There seems to be an absent-minded practice of applying any rule made for government schools to private schools as well. This is one example.

By international norms, the appropriate age for entering Class I is 6 years. In Bhutan, the minimum age for joining class PP is 6, which means the child is 7 in class 1. The reason for this is that there are many children starting school late and there tends to be a rush when older and younger students vie for enrollment at the same time. Through this policy priority is given to the older candidates.

Private schools on the other hand face no such problems. Most parents prefer government schools because they are free and private schools in fact face a shortage of applicants. So why does the government apply its admission age rule to private schools as well?

It seems to be because of is a tendency among some parents to try to get around the government rule by first admitting their children early in a private school and then transferring them back to a government school later. But it still does not justify applying the admission rule because there are alternative ways to close the loophole. It can be easily overcome by establishing minimum age requirements for each class in government schools, not just at admission time. With this rule in place, ‘underage’ students transferring from private schools will receive admission only to the class they are eligible for.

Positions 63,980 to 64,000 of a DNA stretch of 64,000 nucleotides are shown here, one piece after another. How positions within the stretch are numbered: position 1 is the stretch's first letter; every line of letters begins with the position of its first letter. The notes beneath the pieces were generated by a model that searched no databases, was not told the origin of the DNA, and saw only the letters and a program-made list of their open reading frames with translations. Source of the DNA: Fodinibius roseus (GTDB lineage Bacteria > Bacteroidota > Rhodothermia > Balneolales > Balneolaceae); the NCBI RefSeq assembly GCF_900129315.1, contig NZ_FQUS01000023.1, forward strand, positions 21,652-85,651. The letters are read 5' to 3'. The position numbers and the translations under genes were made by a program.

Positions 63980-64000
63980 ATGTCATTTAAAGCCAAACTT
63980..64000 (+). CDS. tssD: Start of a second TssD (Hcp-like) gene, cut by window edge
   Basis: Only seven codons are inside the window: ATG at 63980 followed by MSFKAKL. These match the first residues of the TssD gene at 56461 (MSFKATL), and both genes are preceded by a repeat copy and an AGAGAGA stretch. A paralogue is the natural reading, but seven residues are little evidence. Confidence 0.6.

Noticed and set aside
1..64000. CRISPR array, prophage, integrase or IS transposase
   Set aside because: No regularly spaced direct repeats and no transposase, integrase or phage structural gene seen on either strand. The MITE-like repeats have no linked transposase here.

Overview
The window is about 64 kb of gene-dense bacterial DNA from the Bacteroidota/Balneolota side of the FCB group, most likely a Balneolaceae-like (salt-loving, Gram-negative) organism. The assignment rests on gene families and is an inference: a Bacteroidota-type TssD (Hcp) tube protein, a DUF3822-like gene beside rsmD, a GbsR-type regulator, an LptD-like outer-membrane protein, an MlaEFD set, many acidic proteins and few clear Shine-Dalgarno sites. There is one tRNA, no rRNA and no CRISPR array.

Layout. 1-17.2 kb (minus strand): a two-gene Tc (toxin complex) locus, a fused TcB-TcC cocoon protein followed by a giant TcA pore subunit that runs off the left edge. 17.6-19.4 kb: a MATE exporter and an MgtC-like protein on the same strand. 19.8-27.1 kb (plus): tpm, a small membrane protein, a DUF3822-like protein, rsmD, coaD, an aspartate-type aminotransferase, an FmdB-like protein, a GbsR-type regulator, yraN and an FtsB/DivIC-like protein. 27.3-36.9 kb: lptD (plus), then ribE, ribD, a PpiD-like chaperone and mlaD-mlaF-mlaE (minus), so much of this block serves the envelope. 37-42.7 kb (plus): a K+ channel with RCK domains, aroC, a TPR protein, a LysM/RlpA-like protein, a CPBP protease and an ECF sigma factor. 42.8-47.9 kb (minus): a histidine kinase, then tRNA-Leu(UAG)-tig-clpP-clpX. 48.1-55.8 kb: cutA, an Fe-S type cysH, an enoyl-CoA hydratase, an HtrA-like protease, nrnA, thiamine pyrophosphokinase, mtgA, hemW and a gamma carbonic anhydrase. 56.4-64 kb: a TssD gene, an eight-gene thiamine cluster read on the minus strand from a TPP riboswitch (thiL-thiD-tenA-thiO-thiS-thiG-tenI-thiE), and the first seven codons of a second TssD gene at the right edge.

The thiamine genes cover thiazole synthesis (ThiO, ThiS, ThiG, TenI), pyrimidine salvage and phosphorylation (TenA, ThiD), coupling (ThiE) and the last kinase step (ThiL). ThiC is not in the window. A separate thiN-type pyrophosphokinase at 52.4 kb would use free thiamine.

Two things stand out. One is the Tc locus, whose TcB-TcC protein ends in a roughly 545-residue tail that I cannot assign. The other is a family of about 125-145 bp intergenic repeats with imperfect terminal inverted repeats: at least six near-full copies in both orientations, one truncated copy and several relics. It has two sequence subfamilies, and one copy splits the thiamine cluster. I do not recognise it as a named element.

Private schools therefore can and should be allowed to follow international norms.

Furthermore, the reference date for assessing the child’s age should be changed from 1st March to 1st July. Some children are just a month or even days short of reaching the eligible age and on this technicality they lose 11 months. By having the reference date set at 1st July, there will still be some ups and downs, but on average it will be less extreme.

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